The Regulations also impose a duty on a company to investigate and obtain beneficial owner particulars where it has reasonable cause to believe that a person is a beneficial owner of a company by giving the owner notice to provide the same. The person is then required to respond to the notice within 21 days. Where the person fails to respond to the notice, the company is required to keep a copy of the warning notice in its register of beneficial owners, to restrict the relevant interest of a person where the failure to respond is within 14 days from the date of the warning notice, to note the restriction in the register and to file the same with the Registrar.

The effect of a restriction with respect to a relevant interest is that any transfer of the interest is void, no rights are exercisable in respect of the interest, no shares may be issued in right of the interest or in pursuance of an offer made to the interest holder and no payment may be made of sums due from the company in respect of the interest.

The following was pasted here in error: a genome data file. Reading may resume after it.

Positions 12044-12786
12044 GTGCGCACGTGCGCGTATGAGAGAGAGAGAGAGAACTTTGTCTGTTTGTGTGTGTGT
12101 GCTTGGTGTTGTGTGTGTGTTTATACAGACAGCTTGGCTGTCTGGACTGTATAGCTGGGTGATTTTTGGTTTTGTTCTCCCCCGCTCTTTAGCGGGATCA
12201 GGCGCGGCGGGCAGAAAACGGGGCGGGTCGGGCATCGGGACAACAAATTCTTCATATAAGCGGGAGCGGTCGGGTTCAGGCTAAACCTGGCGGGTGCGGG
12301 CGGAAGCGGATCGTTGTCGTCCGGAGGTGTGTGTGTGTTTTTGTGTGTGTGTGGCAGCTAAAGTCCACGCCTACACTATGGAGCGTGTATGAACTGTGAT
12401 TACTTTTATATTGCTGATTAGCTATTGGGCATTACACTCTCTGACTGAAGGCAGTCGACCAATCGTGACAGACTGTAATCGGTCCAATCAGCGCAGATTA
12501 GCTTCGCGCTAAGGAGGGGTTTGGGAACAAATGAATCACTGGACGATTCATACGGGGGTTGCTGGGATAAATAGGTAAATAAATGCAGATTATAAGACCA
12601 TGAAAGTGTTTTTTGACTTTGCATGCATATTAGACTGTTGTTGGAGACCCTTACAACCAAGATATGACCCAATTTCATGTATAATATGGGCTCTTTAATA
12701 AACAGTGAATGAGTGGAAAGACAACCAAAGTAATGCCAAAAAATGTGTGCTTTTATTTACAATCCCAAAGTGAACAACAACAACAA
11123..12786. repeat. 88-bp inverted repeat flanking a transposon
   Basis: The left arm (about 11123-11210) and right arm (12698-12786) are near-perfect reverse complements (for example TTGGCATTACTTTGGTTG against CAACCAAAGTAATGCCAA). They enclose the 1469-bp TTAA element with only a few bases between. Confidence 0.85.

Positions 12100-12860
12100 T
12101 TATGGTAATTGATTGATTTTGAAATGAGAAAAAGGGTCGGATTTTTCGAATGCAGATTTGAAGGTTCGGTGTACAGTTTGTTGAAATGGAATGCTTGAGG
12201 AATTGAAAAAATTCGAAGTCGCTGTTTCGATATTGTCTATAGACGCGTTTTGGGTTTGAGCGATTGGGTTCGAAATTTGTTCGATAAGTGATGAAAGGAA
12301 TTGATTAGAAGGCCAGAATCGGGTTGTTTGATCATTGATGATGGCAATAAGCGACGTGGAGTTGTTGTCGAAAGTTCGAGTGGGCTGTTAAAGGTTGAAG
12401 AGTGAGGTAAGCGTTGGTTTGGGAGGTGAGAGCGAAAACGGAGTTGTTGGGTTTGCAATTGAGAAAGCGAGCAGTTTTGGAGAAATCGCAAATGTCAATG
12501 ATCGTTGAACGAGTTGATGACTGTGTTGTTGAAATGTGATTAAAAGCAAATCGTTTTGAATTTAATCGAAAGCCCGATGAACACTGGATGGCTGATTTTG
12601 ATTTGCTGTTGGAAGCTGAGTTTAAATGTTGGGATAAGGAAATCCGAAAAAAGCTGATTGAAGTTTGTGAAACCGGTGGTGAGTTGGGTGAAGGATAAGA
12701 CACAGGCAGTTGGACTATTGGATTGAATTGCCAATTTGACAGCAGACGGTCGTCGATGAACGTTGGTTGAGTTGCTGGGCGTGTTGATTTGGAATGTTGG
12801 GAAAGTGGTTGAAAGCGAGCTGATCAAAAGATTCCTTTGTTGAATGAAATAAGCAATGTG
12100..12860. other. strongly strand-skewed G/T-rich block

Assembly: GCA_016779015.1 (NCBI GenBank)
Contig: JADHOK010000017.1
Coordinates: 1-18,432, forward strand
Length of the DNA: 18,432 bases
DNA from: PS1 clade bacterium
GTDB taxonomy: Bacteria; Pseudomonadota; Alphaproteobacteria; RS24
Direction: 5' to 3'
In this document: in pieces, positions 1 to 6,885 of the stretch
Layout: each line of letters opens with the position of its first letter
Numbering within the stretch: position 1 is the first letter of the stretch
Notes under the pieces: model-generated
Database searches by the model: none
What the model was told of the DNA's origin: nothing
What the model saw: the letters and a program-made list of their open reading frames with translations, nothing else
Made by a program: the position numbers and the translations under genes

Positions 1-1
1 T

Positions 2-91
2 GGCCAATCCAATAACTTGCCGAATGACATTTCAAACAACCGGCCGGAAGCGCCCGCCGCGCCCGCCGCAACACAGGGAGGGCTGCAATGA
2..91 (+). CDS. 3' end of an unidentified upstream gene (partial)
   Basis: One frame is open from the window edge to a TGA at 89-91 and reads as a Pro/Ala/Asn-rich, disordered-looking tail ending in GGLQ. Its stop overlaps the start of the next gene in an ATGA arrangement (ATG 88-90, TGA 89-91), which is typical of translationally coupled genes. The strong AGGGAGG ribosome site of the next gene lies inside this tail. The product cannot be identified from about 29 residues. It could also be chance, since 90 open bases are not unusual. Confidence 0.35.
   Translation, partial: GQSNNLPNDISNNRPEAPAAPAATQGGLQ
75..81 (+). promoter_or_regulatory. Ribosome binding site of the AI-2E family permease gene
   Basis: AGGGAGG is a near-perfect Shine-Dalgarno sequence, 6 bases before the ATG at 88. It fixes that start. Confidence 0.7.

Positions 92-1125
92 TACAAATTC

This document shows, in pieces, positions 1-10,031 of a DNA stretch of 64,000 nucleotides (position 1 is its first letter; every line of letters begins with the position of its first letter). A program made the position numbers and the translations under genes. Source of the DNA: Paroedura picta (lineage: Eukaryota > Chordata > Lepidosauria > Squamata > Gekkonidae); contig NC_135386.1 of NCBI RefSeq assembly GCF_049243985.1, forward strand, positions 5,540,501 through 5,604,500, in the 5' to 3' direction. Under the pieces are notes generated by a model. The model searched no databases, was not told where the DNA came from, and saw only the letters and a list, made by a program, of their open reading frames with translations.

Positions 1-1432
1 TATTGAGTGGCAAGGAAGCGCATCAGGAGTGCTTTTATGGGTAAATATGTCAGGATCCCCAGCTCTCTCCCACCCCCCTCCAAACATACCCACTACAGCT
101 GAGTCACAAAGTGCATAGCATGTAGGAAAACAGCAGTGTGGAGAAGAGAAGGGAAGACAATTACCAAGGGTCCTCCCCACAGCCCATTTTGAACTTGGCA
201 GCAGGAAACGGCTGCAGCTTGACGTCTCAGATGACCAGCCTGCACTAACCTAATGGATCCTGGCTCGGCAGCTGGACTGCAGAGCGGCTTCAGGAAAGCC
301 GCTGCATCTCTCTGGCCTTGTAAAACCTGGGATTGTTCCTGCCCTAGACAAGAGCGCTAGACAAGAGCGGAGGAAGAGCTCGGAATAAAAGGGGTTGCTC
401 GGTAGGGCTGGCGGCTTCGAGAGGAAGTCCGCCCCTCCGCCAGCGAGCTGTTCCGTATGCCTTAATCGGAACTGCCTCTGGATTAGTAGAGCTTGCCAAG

A company is also prohibited from disclosing beneficial ownership information except where it is for communication purposes, for compliance with the Regulations, in compliance with a court order or if it has a written consent of the beneficial owner. The Registrar may also use the information for communication purposes with the beneficial owner. However, the beneficial ownership information is prohibited from being made available to the public.

The impact of these Regulations is that companies with shareholders who have nominee shareholding will need to disclose details of the ultimate shareholders and investigate nominee structures that not only depict ownership arrangements but also control arrangements.